We’d lowered our nets all night. We caught nothing; not a single catch. Over and over we tried. “Let’s try over there.” “Let’s have a snack, then try again.” “How’s the family, Simon? I hear your mother-in-law’s sick.”

“Yeah, my mother-in-law WAS sick. But then that guy Jesus came over after teaching one Saturday. He healed her or something. I’m no doctor or anything. Maybe she was faking it.”

So now this guy Jesus was on the seashore teaching again. We was listening to him, kind of. We was washing our nets. It’s like side work in a restaurant for those of you who have worked in restaurants. One of you waiters gets “cut” which means you’re the first to go home. The restaurant is about to close. The kitchen is already closing down. You’re first cut so you do side work. Clean up. Like wiping down the ketchup bottles.

But then a couple comes in, or worse, a large group from the theater. And all of the sudden the kitchen springs back to life and you’re no longer cut.

Well, that’s what happened to us. We was doing our side work and this crowd starts gathering around Jesus. So he calls to me and my brother Andrew and he climbs right into our boat.

“Put out a little from the shore,” he says. And he starts teaching from the boat! I’m looking at that crowd and thinking, “Lots of people here to buy fish. Too bad we ain’t got any.” I just want this day to be over.

So what seems like forever—you know how preachers can get long-winded, right?—and with my frustration level getting pretty high, Jesus the healer/teacher says to me, “Put out to the deep water and let down your nets.”

I looks over to James and John. They’re done washing their nets and are storing them in the boat. I looks down at my nets, all nice and clean. I looks out at the water where we’ve been fishing all night. And I looks out at the crowd all those people about to watch me fail.

And I says to Jesus, “Look, we’ve been out there all night and we ain’t caught a thing.” But Andrew was all excited and the crowd was murmuring. And Jesus was just standing there looking at me. So I says, “If you say so.”

We push out to the deeper waters. James and John are laughing to themselves. And me and Andrew cast our net out to the sea. I turns to look at Jesus. “Happy now?” I says to him with my face.

And there’s this twinkle in his eye, and the sea below us begins to rumble. And the boat begins to shake a little, then a lot. And we starts to get pulled over because the nets fill up with fish!

“Hey, get over here!” I yells to James and John. They row out and cast their net and the same thing happens. The crowd goes wild. Some people run into town. And Jesus says to me, with his face, “Are YOU happy now?”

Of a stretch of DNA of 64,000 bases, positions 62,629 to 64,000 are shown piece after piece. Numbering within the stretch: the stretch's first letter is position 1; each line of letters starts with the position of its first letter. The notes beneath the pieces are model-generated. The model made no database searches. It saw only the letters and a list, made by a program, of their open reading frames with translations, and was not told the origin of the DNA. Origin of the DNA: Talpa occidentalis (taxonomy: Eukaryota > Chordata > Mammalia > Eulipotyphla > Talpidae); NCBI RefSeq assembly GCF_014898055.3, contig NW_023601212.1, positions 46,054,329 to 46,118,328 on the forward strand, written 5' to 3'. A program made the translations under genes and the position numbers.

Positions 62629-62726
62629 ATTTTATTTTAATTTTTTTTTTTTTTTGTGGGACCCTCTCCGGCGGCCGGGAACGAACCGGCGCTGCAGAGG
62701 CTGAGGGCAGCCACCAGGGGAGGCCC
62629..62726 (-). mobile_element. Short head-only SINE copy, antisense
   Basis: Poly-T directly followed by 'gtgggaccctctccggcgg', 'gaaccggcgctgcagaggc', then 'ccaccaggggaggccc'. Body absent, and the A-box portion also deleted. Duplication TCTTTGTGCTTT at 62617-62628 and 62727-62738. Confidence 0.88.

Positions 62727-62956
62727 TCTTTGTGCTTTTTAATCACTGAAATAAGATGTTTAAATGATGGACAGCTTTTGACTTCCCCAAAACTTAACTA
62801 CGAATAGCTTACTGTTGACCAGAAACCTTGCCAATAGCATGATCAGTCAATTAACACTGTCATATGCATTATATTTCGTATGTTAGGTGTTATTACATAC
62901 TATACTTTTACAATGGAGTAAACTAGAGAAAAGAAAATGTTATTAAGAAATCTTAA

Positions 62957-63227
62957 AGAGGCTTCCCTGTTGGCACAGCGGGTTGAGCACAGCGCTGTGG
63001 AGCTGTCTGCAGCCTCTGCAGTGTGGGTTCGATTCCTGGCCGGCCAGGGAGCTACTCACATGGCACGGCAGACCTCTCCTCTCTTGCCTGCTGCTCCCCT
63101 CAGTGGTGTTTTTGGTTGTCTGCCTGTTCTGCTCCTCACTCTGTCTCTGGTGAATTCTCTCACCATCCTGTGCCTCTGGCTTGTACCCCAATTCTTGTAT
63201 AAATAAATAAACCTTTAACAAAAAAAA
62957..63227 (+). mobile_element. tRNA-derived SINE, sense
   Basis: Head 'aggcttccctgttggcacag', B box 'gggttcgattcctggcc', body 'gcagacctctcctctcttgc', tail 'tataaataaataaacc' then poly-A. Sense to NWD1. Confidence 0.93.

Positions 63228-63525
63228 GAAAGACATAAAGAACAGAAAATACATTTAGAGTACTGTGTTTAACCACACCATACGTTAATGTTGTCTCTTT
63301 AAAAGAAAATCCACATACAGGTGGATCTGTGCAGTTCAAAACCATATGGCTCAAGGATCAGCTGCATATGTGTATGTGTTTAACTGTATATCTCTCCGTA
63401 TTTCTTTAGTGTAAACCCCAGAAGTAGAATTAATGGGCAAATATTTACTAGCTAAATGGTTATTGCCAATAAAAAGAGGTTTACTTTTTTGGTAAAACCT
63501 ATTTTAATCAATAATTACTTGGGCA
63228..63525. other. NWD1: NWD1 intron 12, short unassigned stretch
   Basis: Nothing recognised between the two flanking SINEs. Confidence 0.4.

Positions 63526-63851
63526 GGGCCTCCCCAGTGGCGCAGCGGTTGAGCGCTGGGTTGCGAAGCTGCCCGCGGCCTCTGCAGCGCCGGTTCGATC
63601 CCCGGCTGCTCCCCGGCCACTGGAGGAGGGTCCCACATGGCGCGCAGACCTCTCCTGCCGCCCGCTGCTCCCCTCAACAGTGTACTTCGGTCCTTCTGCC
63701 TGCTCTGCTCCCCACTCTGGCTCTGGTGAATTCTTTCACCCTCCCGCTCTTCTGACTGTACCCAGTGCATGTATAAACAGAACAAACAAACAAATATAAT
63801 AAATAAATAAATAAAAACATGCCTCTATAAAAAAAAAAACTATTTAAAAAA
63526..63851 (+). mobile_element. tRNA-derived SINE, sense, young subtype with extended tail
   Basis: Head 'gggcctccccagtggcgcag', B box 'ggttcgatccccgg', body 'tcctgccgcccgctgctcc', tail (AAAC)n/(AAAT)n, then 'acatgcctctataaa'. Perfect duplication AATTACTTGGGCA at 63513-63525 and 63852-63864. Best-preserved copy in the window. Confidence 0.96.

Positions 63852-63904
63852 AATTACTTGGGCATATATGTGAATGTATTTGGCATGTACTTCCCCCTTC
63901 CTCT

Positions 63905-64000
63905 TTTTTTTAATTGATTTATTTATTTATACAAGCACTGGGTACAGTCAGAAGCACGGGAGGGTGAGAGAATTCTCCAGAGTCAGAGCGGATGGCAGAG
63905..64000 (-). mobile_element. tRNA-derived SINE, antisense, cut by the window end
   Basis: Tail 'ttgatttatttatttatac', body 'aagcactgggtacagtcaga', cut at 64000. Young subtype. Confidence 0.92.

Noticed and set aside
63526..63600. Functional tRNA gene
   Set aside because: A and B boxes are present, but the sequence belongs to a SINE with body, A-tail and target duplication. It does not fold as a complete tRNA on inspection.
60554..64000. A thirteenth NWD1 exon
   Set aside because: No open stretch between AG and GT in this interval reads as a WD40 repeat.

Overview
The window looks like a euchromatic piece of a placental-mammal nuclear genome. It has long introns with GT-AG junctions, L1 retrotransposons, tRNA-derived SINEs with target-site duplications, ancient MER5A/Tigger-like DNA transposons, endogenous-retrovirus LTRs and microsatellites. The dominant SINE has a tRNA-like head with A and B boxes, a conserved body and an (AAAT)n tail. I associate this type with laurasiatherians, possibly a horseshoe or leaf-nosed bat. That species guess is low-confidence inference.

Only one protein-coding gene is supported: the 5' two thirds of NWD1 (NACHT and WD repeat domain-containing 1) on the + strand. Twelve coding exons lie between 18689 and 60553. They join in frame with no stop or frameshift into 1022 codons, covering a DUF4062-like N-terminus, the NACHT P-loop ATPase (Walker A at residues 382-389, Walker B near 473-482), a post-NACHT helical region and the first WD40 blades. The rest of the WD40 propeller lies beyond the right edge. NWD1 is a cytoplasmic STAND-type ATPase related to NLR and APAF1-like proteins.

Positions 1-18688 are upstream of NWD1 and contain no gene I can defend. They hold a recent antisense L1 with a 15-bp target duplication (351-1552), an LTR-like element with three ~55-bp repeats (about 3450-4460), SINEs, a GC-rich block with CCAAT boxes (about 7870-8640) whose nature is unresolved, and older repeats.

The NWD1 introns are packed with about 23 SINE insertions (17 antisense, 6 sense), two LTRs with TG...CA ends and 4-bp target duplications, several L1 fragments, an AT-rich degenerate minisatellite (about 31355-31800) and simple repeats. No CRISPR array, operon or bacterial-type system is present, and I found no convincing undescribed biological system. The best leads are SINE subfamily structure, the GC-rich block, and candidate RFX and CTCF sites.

As we struggle to fill the boats, so many people gather. I’ve never seen a crowd so big, which is great, because I’ve never seen a catch of fish so big. And I’m thinking “Cha-ching! It’s payday! I should probably tithe on the profits towards this Jesus’ ministry.”

I looks over to Jesus and with his eyes he says, “Now that I have your attention.”

But it wasn’t just Jesus looking at me. Through those eyes I realized it was more. It was God looking at me. And then I heard this little voice inside me: “You didn’t realize it till now, but I’ve been walking on this lake with you your whole life. Through the nights of catchless fishing. When you despaired of failure. I’ve been with you all along. And now you know.”

I thought, “Oh, man. This is holy ground.” I remembered the prophet Isaiah when he was called. He was in worship and had a vision of God in the Temple. And he said, “Woe is me! For I am a man of unclean lips. And I live among people with unclean lips.”

And I remembered what Isaiah heard, that “the whole earth is full of God’s glory.” Not just the Temple in Jerusalem. And not just in heaven. But the whole earth. Even the Lake of Gennesaret. Even this place here. Even in yous life—“full of God’s glory.”

So I did what Isaiah did. I says to Jesus, “Depart from me, for I am a sinful man.”

And the twinkle in his eye turned to laughter and he said to me, “Don’t be afraid. From now on you will be catching people.”

It took some time to get those boats back to shore. I thought of it all: The hungry households the fish would feed. How Jesus had blessed me to provide for them. How God moves in our lives in various ways.

Maybe it starts with worship like it did with Isaiah. Maybe it starts with success like with me. Maybe it starts with a healing like with my mother-in-law. Maybe it starts with a teaching like with the crowds. It doesn’t matter where it starts, or what direction it goes. What matters is realizing God is at work, blessing us in order to bless others.